PAT MURPHY: My earliest memories from my childhood when the Ballycommon Set, which was called the Plain Set at home, and the Cashel Set were the only ones we knew about. We lived in the parish of Upperchurch, in County Tipperary, in the South of Ireland.My father Jack played the accordion and he played for house dances in earlier years. I learned to play music from him, so my first connection with Irish Set Dancing was as a musician.As children, we also learned to dance at home with our parents and neighbours.
In the early 1980’s, when I was playing music with a few friends for a Scór Set Dancing Competition, I was asked to dance in our Club’s competition team, as one of the male dancers was injured during rehearsals.I danced, we won and this begins my modern dancing story! As an experienced, practicing school teacher and musician, I think I had a good preparation for teaching in the set dancing world. Also, I have always enjoyed meeting and spending time with people, so meeting new dancers on my travels has always been a great experience for me.
I was invited to teach the sets at a local club and I taught weekly classes for many years in Dublin and nearby counties. This was at the beginning of the set dance revival and there were not many people around with enough knowledge of the sets available to teach, so I was often asked to travel to other parts of Ireland at the invitation of various people who had attended or heard about my classes.This was the start of my life as a traveling Dance Master.
My travels over more than 30 years have now taken me to every county in Ireland and to most countries in Mainland Europe, including France, Germany, Italy, Holland, Denmark, Belgium, Luxembourg, Norway, Spain, Portugal, the Czech Republic and Russia. Some of the best recent Dance Festivals in my experience have taken place in France, Italy and Germany.I have visited many parts of America, including, California, Seattle, Chicago, Milwaukee, Florida and New York.I have travelled to Canada, to Halifax, Nova Scotia, Prince Edward Island, Montreal, Toronto and Ottawa.My travels have also enabled me to teach in Japan, Australia and New Zealand.In April 2018, I visited Australia for the third time and it was wonderful to have more than 100 dancers taking part in our classes in Melbourne.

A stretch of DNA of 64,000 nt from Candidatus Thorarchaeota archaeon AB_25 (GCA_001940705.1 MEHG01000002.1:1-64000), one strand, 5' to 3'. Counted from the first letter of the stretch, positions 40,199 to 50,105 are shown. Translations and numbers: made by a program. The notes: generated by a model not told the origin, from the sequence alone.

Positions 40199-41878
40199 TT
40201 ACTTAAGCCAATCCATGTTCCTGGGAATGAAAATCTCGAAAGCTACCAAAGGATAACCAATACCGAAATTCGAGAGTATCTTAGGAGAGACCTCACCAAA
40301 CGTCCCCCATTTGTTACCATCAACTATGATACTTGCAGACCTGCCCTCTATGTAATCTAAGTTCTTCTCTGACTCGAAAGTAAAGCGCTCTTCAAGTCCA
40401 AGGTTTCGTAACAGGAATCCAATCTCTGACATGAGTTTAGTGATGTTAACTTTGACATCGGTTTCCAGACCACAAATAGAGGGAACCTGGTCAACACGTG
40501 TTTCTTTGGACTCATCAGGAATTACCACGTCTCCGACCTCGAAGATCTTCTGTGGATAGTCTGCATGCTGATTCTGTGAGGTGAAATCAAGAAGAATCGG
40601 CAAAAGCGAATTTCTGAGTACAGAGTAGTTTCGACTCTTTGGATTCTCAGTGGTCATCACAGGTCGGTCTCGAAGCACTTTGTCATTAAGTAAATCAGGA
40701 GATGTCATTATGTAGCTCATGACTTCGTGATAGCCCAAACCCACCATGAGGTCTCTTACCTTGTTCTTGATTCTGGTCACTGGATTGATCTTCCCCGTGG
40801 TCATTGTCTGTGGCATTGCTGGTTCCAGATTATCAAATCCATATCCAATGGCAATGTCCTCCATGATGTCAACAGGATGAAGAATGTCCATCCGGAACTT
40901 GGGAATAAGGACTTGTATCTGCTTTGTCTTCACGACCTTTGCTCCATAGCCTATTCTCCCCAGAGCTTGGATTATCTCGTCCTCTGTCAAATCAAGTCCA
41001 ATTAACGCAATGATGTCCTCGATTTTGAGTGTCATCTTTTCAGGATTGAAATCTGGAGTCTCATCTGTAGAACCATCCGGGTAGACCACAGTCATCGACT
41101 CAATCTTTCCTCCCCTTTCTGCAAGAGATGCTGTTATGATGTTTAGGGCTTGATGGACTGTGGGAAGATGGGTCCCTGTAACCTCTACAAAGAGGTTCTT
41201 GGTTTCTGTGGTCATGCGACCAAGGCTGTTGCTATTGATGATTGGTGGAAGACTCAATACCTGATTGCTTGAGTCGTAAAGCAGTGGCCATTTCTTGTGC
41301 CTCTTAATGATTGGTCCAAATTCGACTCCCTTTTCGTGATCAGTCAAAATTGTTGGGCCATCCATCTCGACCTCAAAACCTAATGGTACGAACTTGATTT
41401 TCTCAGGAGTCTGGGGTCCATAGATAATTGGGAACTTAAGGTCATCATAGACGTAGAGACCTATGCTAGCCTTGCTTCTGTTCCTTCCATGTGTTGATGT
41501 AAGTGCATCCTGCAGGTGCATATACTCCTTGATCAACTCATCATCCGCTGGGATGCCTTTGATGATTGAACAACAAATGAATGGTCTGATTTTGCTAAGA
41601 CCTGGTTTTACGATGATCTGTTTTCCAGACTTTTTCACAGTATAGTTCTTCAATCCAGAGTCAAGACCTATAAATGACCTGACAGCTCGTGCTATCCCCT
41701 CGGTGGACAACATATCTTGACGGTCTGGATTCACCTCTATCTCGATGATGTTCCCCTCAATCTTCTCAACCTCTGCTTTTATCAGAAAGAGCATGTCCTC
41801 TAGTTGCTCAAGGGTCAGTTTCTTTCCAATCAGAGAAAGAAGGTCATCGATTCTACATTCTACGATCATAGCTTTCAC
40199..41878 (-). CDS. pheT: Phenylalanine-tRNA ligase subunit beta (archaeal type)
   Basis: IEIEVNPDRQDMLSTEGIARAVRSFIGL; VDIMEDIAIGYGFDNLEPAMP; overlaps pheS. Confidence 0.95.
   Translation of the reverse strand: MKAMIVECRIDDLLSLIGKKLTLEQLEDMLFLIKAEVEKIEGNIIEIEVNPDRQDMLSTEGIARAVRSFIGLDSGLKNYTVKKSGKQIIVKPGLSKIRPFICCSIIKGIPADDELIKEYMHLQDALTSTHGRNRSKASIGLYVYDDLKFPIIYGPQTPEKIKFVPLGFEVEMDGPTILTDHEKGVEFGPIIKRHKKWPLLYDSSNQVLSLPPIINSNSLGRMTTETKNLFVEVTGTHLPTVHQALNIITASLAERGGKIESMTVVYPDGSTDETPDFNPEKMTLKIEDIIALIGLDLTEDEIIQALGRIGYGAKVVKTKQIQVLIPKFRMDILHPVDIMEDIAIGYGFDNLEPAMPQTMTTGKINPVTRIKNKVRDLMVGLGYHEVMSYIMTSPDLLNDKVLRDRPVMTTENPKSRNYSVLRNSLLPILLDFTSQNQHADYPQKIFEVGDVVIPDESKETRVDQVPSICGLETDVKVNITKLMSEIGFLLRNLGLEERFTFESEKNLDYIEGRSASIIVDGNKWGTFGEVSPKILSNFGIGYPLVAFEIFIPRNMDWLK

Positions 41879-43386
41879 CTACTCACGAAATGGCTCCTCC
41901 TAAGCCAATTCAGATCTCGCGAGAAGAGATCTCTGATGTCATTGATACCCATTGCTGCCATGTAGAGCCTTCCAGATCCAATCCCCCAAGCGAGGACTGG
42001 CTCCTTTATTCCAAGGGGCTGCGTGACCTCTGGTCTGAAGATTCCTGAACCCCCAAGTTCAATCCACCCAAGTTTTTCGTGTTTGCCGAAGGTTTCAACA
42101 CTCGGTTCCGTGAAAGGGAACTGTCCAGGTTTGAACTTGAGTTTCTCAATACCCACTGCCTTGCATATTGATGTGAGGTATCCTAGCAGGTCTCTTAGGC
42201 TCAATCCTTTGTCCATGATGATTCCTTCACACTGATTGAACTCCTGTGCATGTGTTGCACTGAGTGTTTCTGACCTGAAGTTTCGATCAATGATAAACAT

When I began teaching set dancing, I made notes on the dances as I learned them and then shared these notes with my dancing friends. This was the beginning of my writing. In 1994, I was invited by Irish Publisher Mercier Press to write a book on Irish Set Dancing. My first book, entitled Toss the Feathers, Irish Set Dancing was published in 1995. It contained 64 dances and became the first standard reference Book for Set Dancers world wide. I continued writing and my second book, The Flowing Tide, More Irish Set Dancing was published in 2000. Since then I have continued collecting dances and three more dance books have been published, the latest officially launched at the beginning of 2018.I feel blessed and privileged that so many dancing friends have shared their dancing and knowledge with me to make the books possible.Together, the five books form a complete anthology of Irish Set Dancing from the revival in the 1970s to this year, 2019.
Toss the Feathers, Irish Set Dancing (1995)
The Flowing Tide, More Irish Set Dancing (2000)
Apples in Winter, Irish Set and Social Dancing (2009)
Tabhair Dom Do Lámh, Irish Set and Social Dancing (2014)
Come West Along the Road, Irish Set and Social Dancing (2017)
I have also produced some instructional DVDs on Set Dancing, the first recorded during my time living in Westport, county Mayo and others recorded during our Music and Dance Summer Schools in Tubbercurry and Drumshanbo.